What a difference an atmosphere makes!
On Earth, our air is pretty thick. That’s convenient, because space is loaded with shrapnel: small asteroids a meter across or even smaller. I know a rock that small doesn’t sound like a big deal, but remember: It’s orbiting the Sun at dozens of kilometers per second — much, much faster than even a high-velocity rifle bullet. We’re moving around the Sun at 30 km/sec, too, so impact velocities can be extremely high. At those speeds, a marshmallow would have the same impact as a ten-ton vehicle driving down a highway and slamming into you.
But we have that thick, luxurious atmosphere. As a small asteroid barrels through the air, it sheds a lot of its energy while it’s still high above the Earth. For cosmic interlopers smaller than a few meters across, that’s sufficient to stop them dead, long before they hit the ground. We get a fantastic (if very brief) light show — an extremely bright meteor, also called a bolide or fireball — and maybe a small shower of debris. Meteorites.
But Mars is different. At its surface the air is less than 1% as thick as ours. That means even small asteroids can manage to make their way down to the surface of the planet, still carrying a lot of their speed.
So what happens then? Well, this:
That’s a fresh impact on Mars. And by fresh, I do indeed mean fresh: Images taken by the HiRISE camera on the Mars Reconnaissance Orbiter showed this region as a flat plain in May 2012. That image was taken in September 2016, so at some point in the intervening 4.5 years, a small asteroid slammed into the surface there.
The crater, itself, is about 8 meters (25 feet) across, about the width of a tennis court. The ejecta — the material blasted out — form gorgeous rays that extend for over a kilometer. The rock that hit here was probably only a meter across; maybe less.
Hmmm. I wrote “rock,” but there’s no indication of its composition. It may have been metal; many asteroids are metallic, made up of iron, nickel, and other, much tougher, materials. Some impacts on Earth, like the famous Meteor Crater in Arizona, were carved out by a metal asteroid.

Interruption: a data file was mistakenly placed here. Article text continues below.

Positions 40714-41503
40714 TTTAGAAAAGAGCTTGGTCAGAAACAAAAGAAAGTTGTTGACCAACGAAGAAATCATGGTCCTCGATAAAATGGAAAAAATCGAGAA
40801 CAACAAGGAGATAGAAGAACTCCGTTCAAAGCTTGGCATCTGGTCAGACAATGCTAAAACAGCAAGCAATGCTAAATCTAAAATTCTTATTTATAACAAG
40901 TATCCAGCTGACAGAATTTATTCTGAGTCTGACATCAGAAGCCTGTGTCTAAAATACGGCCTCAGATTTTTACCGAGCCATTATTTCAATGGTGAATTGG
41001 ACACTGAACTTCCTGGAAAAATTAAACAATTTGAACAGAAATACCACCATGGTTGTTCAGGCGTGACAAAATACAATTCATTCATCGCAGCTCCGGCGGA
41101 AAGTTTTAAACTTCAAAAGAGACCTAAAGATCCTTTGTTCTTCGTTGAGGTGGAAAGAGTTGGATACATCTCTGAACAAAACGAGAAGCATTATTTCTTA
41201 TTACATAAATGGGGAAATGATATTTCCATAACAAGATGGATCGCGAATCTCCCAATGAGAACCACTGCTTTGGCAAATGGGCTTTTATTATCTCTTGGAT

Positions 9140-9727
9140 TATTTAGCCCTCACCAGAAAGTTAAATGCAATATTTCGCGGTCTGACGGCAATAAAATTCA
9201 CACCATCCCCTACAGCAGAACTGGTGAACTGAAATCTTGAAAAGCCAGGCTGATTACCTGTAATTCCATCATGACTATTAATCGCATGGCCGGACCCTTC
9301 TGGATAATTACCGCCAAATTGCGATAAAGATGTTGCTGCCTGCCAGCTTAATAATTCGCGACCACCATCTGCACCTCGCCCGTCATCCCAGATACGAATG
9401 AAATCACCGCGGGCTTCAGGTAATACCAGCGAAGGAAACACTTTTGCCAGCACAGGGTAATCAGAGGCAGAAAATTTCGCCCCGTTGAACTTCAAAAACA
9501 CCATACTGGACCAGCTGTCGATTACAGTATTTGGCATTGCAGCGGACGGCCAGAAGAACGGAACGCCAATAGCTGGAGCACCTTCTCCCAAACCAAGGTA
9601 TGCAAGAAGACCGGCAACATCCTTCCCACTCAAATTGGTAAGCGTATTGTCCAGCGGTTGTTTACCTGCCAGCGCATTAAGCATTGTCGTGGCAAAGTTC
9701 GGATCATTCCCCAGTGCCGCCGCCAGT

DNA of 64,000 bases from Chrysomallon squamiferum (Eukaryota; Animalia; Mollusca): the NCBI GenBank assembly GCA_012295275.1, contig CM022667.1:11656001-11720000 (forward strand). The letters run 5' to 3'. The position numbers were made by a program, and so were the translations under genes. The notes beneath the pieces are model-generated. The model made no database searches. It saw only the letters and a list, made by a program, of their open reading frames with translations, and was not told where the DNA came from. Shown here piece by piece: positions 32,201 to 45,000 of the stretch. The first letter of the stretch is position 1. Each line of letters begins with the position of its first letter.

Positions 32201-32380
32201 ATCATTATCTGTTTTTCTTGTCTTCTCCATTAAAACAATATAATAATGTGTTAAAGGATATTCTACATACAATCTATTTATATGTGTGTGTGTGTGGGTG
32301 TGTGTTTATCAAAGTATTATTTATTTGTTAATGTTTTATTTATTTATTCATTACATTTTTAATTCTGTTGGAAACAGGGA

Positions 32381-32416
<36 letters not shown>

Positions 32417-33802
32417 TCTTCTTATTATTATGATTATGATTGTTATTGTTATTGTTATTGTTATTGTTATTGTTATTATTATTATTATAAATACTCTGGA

Note that the image at the top of this article is enhanced color; it’s not really that blue. The surface of Mars is generally reddish due to rusty dust (literally: very fine powder that’s rich in iron oxide). An impact blows that away, and in images with enhanced color, it greatly exaggerates the blue tint. If another image doesn’t use a blue filter (like the one at the top of this article), those same areas can appear dark.
For example, I’m fascinated by the smaller patches nearby (they’re bright in the enhanced color image and dark in the grayscale one). Those may be secondary craters, where small chunks of Mars blasted upward then fell back down, creating smaller impact craters. However, it’s also possible the asteroid broke up a bit before impact due to the huge pressures it was undergoing as it rammed through Mars’s air. Those would then be direct impacts, just from smaller asteroidal debris.
Quite a few small, new impact craters have been spotted in HiRISE data. That’s a huge advantage to having a spacecraft orbiting another planet for over a decade! Small rocks rain down on the Red Planet all the time, and it’s only by comparing older images to newer ones that we can find them.
These impacts tell us so much: what’s under the surface of Mars, how often it gets hit, what the population of asteroids is like near the planet. That wasn’t at all the main purpose of HiRISE when it was sent to Mars, but that’s a natural outcome of scientific experimentation: Results you didn’t expect. Surprises are where the fun is.